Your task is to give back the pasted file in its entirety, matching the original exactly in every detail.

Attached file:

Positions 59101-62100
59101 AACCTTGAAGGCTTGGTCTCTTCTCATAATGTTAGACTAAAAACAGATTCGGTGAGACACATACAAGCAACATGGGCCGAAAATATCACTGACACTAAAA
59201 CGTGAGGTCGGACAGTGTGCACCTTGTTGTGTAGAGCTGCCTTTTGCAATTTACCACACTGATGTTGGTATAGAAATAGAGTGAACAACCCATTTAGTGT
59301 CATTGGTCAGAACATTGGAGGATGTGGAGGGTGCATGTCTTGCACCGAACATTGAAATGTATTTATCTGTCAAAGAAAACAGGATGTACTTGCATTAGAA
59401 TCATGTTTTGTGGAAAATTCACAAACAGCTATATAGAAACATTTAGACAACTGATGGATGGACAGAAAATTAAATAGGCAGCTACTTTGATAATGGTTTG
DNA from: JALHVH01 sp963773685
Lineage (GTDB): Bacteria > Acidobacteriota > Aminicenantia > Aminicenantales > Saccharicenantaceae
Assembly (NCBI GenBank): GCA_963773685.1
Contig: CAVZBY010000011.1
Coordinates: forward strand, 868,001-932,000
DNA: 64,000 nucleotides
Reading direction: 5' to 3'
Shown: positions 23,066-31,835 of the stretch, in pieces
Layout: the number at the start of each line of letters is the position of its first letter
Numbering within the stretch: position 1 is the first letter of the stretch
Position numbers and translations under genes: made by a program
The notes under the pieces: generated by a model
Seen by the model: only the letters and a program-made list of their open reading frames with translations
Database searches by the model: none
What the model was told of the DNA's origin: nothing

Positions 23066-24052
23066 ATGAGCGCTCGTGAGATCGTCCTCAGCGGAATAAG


Positions 59101-62100
59101 AACCTTGAAGGCTTGGTCTCTTCTCATAATGTTAGACTAAAAACAGATTCGGTGAGACACATACAAGCAACATGGGCCGAAAATATCACTGACACTAAAA
59201 CGTGAGGTCGGACAGTGTGCACCTTGTTGTGTAGAGCTGCCTTTTGCAATTTACCACACTGATGTTGGTATAGAAATAGAGTGAACAACCCATTTAGTGT
59301 CATTGGTCAGAACATTGGAGGATGTGGAGGGTGCATGTCTTGCACCGAACATTGAAATGTATTTATCTGTCAAAGAAAACAGGATGTACTTGCATTAGAA
59401 TCATGTTTTGTGGAAAATTCACAAACAGCTATATAGAAACATTTAGACAACTGATGGATGGACAGAAAATTAAATAGGCAGCTACTTTGATAATGGTTTG
DNA from: JALHVH01 sp963773685
Lineage (GTDB): Bacteria > Acidobacteriota > Aminicenantia > Aminicenantales > Saccharicenantaceae
Assembly (NCBI GenBank): GCA_963773685.1
Contig: CAVZBY010000011.1
Coordinates: forward strand, 868,001-932,000
DNA: 64,000 nucleotides
Reading direction: 5' to 3'
Shown: positions 23,066-31,835 of the stretch, in pieces
Layout: the number at the start of each line of letters is the position of its first letter
Numbering within the stretch: position 1 is the first letter of the stretch
Position numbers and translations under genes: made by a program
The notes under the pieces: generated by a model
Seen by the model: only the letters and a program-made list of their open reading frames with translations
Database searches by the model: none
What the model was told of the DNA's origin: nothing

Positions 23066-24052
23066 ATGAGCGCTCGTGAGATCGTCCTCAGCGGAATAAG